I have a few thoughts on Peter Dinklage’s performance but I don’t have a great transition so here we go! First of all, the word dwarf was never used in the movie (if I remember correctly). Amongst all these mutants, Trask’s diminutive body seemed downright ordinary. In our world, it’s great to see the progress Hollywood has been able to make because of Dinklage’s success on Game of Thrones. I’m sure if this movie was made even just five years ago, Dinklage wouldn’t have even been considered. It’s a nice parallel to the struggle of the mutants in the film and the real world progress Dinklage is making. Okay, back to the movie. We learn that the exact event that causes the Sentinel-enforced martial law of the future is his assassination at the hands of Mystique. Trask has a fear (even a respect) at the power of the mutants which he believes are so different from humankind. He even goes so far as to classify them as something besides homo-sapiens (I forget the word). It’s interesting that someone with his condition would fear that which is different, rather than embrace it. It’s a cautionary characterization that even the oppressed  can act out of fear and hate as well.

Now that Wolverine and Xavier have Magneto in tow, it’s time to stop Mystique. Only, as usual, they have very different ideas about how to accomplish this. Magneto shows his true colors with an all-out assault on Mystique in broad daylight. It takes a combined effort to stop him and Magneto departs on his new quest, to repurpose the Sentinels and destroy anyone who opposes mutants. It seems that even though Trask’s assassination has been thwarted, the future is still unchanged. Some new event must lead humanity to act out of fear and hate with the Sentinel project.

Cut forward a little bit and you have 3 factions. Xavier and Wolverine fighting for the future and peace, Magneto’s quest for mutant domination, and Mystique who just wants revenge against Trask. Rewind a bit, we’re never shown on-screen, but Mystique discovers files in Trask’s office that implicates him in the murder of the other members of Magneto’s Brotherhood (Emma Frost, Azazel, etc.). Mystique is solely acting out of hate and vengeance. Catching a theme here? Now, at the climax of the movie, all three converge at the White House. It seems there is to be a demonstration of the Sentinels. All hell breaks lose as Magneto has airlifted a local stadium to engulf the White House and plans to kill the President and Trask for a televised audience! At the same time, Mystique has disguised as a security guard and infiltrated the demonstration as well. Xavier shows up in time to block her actions telepathically but there is nothing he can do to stop Magneto. Xavier’s hold on Mystique is released when he is pinned under some rubble from Magneto’s air drop. At this point, Mystique and Magneto duke it out. Well, it’s actually rather one-sided because Mystique kicks his butt! It is at this point of the film, where Mystique is finally released from the shackles of Xavier and Magneto that she is free to act out of her own will. Xavier imparts one final message, of love for a girl he regards as a sister and that he was wrong to control her. This message of love and to act out of compassion is a powerful one. Mystique is given her chance at revenge, to act out of hatred and fear, and refuses. It is a powerful message and a great lesson we all can learn.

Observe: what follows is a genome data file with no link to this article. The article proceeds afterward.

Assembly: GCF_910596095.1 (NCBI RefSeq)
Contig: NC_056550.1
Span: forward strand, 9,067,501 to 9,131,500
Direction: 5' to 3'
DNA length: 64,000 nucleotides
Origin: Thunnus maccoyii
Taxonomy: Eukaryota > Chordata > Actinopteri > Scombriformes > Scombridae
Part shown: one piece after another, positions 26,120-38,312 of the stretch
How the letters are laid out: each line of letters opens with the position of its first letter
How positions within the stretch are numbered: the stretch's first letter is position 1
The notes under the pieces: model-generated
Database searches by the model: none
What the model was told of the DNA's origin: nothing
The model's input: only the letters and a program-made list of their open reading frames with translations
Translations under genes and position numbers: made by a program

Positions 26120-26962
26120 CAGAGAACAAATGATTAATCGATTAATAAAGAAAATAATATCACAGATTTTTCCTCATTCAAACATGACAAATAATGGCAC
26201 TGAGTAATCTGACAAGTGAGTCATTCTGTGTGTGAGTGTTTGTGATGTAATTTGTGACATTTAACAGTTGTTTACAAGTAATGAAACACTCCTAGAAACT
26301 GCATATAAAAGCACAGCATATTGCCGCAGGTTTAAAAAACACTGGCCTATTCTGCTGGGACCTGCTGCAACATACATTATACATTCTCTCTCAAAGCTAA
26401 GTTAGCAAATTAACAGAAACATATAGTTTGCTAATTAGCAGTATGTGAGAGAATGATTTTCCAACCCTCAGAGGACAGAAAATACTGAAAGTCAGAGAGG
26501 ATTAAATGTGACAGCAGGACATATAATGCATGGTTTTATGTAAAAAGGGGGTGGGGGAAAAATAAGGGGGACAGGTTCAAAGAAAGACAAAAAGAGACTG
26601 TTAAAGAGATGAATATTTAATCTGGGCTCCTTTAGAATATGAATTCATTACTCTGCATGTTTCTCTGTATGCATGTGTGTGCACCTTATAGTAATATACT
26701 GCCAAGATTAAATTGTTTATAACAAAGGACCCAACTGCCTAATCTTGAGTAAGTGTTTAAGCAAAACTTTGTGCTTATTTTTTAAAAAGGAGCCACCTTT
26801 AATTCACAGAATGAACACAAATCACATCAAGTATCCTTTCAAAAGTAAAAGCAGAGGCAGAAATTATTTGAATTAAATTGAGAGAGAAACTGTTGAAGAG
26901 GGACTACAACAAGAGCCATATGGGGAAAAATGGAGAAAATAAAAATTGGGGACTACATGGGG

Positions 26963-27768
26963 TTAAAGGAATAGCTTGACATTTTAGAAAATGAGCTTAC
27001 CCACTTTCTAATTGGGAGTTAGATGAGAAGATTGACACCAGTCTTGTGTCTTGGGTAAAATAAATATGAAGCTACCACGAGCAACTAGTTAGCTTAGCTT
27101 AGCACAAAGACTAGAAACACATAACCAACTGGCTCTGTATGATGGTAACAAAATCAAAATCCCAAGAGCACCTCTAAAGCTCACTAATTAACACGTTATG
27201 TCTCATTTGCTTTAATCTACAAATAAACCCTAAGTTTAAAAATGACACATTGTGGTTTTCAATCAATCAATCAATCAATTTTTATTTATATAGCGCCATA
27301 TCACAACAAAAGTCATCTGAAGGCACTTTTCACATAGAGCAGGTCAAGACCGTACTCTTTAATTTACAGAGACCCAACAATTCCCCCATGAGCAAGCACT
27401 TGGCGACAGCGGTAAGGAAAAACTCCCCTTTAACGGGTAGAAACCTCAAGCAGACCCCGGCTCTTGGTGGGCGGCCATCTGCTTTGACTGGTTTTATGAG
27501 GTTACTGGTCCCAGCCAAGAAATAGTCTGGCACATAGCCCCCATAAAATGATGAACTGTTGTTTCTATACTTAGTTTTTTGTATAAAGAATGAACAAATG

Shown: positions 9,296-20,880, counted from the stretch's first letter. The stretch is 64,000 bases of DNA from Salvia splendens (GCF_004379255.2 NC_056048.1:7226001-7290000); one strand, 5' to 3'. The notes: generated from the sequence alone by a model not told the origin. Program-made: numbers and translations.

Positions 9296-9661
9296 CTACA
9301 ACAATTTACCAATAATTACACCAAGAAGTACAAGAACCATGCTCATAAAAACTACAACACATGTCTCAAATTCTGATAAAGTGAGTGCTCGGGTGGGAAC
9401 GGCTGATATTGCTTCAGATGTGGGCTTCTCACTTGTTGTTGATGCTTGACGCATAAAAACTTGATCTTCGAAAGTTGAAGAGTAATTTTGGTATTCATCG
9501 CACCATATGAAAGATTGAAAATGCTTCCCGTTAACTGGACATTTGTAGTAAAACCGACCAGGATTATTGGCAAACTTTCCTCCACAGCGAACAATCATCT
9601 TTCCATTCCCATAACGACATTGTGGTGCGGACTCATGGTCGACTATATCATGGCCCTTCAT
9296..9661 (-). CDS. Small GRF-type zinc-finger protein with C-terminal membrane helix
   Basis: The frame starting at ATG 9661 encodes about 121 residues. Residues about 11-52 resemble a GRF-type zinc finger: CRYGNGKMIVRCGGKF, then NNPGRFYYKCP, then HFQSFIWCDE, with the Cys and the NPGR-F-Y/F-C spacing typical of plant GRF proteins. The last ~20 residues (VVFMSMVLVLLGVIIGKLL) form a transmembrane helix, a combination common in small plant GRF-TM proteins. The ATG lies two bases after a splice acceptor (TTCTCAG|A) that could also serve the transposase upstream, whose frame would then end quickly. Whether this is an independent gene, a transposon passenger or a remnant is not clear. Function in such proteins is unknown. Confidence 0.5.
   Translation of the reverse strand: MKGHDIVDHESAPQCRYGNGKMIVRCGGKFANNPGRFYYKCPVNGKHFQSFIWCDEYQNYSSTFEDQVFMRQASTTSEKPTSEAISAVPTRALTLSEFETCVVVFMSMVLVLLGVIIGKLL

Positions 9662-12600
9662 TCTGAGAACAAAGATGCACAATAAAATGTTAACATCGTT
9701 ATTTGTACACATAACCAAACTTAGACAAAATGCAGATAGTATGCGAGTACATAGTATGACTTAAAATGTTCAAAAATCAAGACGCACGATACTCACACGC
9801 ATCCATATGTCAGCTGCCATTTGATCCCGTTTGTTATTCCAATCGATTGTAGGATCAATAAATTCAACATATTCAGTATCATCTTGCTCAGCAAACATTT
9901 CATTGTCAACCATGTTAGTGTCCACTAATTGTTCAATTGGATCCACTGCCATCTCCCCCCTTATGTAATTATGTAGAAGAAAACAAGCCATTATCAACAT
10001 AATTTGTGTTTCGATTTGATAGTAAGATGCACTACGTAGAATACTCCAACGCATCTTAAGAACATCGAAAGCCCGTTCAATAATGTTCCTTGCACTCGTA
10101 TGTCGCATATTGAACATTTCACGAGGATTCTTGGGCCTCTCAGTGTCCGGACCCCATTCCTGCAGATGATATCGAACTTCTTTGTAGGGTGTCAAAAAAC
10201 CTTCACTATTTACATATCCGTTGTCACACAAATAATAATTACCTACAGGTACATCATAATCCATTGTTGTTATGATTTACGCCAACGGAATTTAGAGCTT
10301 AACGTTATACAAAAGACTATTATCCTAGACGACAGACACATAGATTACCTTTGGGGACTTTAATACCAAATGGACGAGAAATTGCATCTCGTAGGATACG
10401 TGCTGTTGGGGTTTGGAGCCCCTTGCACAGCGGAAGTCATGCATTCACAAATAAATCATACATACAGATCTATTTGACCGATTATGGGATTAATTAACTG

During the fray, Wolverine has been thrown from the site and submerged underwater, not knowing the outcome. He awakens, unaware to his surroundings or time. It seems he has landed in Xavier’s School, surrounded by the present students and faculty. To my surprise and utter delight, this includes those who had previously fallen in Last Stand! It was great to see Jean and Scott again. The movie had done the improbable, not only had it saved the future, it had fixed the past by creating a brand-new timeline! This is perhaps the most exciting aspect of the film. A clean slate to work with for future sequels! We can forget about the awful X3 and tell new stories without the shackles of seven movies of twisted X-Men canon and warped timeline.

There is an after credits scene, and thanks to my husband, I know who it featured. We see a hooded figure using some sort of power to construct pyramids and a large crowd of humans worshipping him. Apparently, it is the original mutant, Apocalypse. A quick IMDB search shows the next movie will feature this villain in X-Men: Apocalypse. It looks like that movie will give us the First Class cast as opposed to the original. If that’s the case, the ending is bittersweet as we will not see the original cast again most likely. Either way, this movie left me very excited for what’s to come and I can’t wait!